The site for World’s Fair Park in Knoxville, Tenn., had already been selected when Bruce McCarty’s architectural firm was hired for the task.
It was a mess by any standards.
The 72-acre site was a railroad yard, through which one active track still ran. A linear site, it varied in elevation by 118 ft. and had 20 to 30 structures that had to be demolished.
To top that off, a creek ran through the heart of the site, causing serious design woes.
The state of the site seemed to mirror the doubt of the national press that Knoxville could pull off a World’s Fair.
But, 25 years after the event drew more than 11 million visitors to what was deemed “a scruffy little city,” those who made it possible are celebrating the feat.
“It worked out much better than anybody thought it would,” McCarty said. “It’s one of the high points of my career.”
McCarty, who at 86 still comes into the office, started designing the site and more than 70 buildings in 1977.
He and five other members of the design team talked April 26 about the challenges and successes of the huge project as the 25th anniversary of opening day approaches.
The six-month run of the fair began May 1, 1982, and the main architects and contractors were guests for a panel discussion at the state convention for the Tennessee Association of Plumbing-Heating-Cooling Contractors.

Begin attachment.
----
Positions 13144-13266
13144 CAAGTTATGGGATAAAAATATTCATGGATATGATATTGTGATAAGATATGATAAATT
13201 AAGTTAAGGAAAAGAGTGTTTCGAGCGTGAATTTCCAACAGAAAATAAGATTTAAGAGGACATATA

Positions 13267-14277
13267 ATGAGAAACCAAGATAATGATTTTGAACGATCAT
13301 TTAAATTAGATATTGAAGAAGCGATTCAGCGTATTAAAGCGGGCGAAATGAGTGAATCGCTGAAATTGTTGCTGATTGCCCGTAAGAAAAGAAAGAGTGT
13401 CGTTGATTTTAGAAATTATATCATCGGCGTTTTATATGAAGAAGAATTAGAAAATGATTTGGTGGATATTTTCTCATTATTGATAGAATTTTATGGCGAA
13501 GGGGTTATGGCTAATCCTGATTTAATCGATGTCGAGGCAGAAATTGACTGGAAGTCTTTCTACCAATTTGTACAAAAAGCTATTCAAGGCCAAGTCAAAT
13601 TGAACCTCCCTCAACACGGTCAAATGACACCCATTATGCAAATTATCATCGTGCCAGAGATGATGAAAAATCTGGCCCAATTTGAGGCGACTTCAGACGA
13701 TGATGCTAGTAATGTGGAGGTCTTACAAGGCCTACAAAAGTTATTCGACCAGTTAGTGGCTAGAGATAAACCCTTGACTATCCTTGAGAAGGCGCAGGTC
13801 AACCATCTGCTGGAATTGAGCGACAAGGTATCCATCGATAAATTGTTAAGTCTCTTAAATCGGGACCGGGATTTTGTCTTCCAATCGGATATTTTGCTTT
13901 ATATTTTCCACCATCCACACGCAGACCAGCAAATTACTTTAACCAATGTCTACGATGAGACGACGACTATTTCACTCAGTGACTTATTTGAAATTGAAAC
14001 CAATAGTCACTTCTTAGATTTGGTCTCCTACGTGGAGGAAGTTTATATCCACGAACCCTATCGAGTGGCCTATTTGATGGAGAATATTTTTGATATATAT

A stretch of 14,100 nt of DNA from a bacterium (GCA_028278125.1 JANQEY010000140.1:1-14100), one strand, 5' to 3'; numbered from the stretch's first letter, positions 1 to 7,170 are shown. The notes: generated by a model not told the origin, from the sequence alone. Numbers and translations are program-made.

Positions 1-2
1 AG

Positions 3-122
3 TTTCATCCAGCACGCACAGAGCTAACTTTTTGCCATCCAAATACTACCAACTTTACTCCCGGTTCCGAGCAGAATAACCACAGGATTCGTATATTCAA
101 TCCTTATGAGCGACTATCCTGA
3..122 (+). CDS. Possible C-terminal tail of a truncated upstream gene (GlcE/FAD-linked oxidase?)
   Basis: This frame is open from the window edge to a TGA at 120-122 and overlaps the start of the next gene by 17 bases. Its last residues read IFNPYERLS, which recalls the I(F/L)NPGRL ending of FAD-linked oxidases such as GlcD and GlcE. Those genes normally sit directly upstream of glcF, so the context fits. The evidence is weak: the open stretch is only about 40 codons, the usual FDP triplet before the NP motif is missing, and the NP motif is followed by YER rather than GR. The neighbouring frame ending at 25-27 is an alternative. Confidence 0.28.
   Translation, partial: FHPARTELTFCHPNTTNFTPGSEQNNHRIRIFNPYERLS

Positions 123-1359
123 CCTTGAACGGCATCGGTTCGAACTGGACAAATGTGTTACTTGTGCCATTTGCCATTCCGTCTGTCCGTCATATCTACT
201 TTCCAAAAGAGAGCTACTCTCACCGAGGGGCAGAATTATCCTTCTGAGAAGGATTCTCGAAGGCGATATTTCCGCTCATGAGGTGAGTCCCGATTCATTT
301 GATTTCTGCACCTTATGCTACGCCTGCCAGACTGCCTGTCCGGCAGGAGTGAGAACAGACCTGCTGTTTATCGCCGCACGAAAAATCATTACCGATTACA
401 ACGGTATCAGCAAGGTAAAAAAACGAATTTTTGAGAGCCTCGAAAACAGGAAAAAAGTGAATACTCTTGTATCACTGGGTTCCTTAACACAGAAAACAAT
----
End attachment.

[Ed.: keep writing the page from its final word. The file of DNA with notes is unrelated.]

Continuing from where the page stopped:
The meeting took place next to the fair’s theme structure, the Sunsphere, a vacant tower with a large, gold ball. The tower is being restored and the city plans to reopen it later this year.
“The original dream of the World’s Fair site is becoming a reality,” McCarty said.
The fair included exhibits from 23 countries and was built around an energy theme.
McCarty showed before-and-after photos of the plans and construction. An early plan had one part of the fair with rides like a Ferris Wheel called Fun Land located across the river. That idea was scrapped, but McCarty noted the irony of the city working on plans now to redevelop the area south of the river.
He said the original plan for the creek was to dam it, but that had to be scrapped because of the impact it would have on the surrounding area. So instead, crews, led by the project management firm Rentenbach Engineering Company, built a box culvert and a lake. McCarty called this component of the job one of its most challenging aspects.
After the fair ended, several redevelopment plans that included urban housing were debated but nothing took hold until recently.
Near the Sunsphere, the Candy Factory is being turned into condominiums, and the now-unused Tennessee Amphitheater designed by McCarty’s son is going to be restored after it was saved from demolition.
“Most fairs, a lot of them, still haven’t been redeveloped. We’ve done pretty well now. We’ve finally gotten the amphitheater, money for that, and the Sunsphere,” McCarty said. “We don’t have the amount of housing that we had planned originally.”
Don Shell, one of the architects who drew up the original plans for the Sunsphere, showed photos of the construction and talked about the difficulties with fire codes.
Shell has not been involved in the current restoration, but he’s glad something is being done.
“That was the intent all along — to have a use after the World’s Fair,” Shell said. “I think for the folks who would like to get up there, it will be neat that they can.”
(The Associated Press contributed to this report.)